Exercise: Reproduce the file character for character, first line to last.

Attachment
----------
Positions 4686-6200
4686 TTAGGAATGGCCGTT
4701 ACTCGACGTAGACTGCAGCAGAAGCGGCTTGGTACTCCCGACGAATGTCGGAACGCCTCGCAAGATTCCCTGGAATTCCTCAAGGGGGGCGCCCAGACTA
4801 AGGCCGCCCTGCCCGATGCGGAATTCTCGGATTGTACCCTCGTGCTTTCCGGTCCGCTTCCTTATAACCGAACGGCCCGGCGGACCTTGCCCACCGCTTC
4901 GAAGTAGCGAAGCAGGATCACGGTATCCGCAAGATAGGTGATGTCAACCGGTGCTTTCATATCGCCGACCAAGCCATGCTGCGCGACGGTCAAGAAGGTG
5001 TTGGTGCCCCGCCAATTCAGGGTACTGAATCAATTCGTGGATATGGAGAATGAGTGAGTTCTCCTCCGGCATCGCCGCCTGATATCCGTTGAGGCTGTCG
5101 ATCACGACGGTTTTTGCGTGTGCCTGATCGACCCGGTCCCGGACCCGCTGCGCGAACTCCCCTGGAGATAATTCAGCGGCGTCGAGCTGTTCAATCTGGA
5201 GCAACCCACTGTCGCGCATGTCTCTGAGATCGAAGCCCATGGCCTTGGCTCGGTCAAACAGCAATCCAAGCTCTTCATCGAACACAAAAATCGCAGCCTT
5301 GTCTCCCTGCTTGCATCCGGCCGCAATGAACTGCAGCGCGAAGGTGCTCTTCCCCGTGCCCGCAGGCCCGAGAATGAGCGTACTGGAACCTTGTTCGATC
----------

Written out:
Positions 4686-6200
4686 TTAGGAATGGCCGTT
4701 ACTCGACGTAGACTGCAGCAGAAGCGGCTTGGTACTCCCGACGAATGTCGGAACGCCTCGCAAGATTCCCTGGAATTCCTCAAGGGGGGCGCCCAGACTA
4801 AGGCCGCCCTGCCCGATGCGGAATTCTCGGATTGTACCCTCGTGCTTTCCGGTCCGCTTCCTTATAACCGAACGGCCCGGCGGACCTTGCCCACCGCTTC
4901 GAAGTAGCGAAGCAGGATCACGGTATCCGCAAGATAGGTGATGTCAACCGGTGCTTTCATATCGCCGACCAAGCCATGCTGCGCGACGGTCAAGAAGGTG
5001 TTGGTGCCCCGCCAATTCAGGGTACTGAATCAATTCGTGGATATGGAGAATGAGTGAGTTCTCCTCCGGCATCGCCGCCTGATATCCGTTGAGGCTGTCG
5101 ATCACGACGGTTTTTGCGTGTGCCTGATCGACCCGGTCCCGGACCCGCTGCGCGAACTCCCCTGGAGATAATTCAGCGGCGTCGAGCTGTTCAATCTGGA
5201 GCAACCCACTGTCGCGCATGTCTCTGAGATCGAAGCCCATGGCCTTGGCTCGGTCAAACAGCAATCCAAGCTCTTCATCGAACACAAAAATCGCAGCCTT
5301 GTCTCCCTGCTTGCATCCGGCCGCAATGAACTGCAGCGCGAAGGTGCTCTTCCCCGTGCCCGCAGGCCCGAGAATGAGCGTACTGGAACCTTGTTCGATC